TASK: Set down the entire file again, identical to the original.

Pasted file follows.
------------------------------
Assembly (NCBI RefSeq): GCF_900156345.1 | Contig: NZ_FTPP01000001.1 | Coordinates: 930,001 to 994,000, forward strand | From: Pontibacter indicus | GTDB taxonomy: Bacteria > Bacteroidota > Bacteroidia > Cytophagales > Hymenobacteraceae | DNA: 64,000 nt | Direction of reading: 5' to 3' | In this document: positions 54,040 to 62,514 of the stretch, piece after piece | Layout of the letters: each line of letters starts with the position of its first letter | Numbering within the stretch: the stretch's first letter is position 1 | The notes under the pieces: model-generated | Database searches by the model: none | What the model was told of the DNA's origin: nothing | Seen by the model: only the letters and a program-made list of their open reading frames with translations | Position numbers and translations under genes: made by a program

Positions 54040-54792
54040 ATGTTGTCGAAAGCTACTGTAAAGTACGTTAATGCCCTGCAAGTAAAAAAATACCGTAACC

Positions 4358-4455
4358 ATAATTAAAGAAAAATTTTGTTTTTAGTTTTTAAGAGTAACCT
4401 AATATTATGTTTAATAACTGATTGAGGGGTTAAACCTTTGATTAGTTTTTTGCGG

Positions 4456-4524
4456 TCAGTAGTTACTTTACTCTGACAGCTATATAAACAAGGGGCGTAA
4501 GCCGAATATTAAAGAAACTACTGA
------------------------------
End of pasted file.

Assembly (NCBI RefSeq): GCF_900156345.1 | Contig: NZ_FTPP01000001.1 | Coordinates: 930,001 to 994,000, forward strand | From: Pontibacter indicus | GTDB taxonomy: Bacteria > Bacteroidota > Bacteroidia > Cytophagales > Hymenobacteraceae | DNA: 64,000 nt | Direction of reading: 5' to 3' | In this document: positions 54,040 to 62,514 of the stretch, piece after piece | Layout of the letters: each line of letters starts with the position of its first letter | Numbering within the stretch: the stretch's first letter is position 1 | The notes under the pieces: model-generated | Database searches by the model: none | What the model was told of the DNA's origin: nothing | Seen by the model: only the letters and a program-made list of their open reading frames with translations | Position numbers and translations under genes: made by a program

Positions 54040-54792
54040 ATGTTGTCGAAAGCTACTGTAAAGTACGTTAATGCCCTGCAAGTAAAAAAATACCGTAACC

Positions 4358-4455
4358 ATAATTAAAGAAAAATTTTGTTTTTAGTTTTTAAGAGTAACCT
4401 AATATTATGTTTAATAACTGATTGAGGGGTTAAACCTTTGATTAGTTTTTTGCGG

Positions 4456-4524
4456 TCAGTAGTTACTTTACTCTGACAGCTATATAAACAAGGGGCGTAA
4501 GCCGAATATTAAAGAAACTACTGA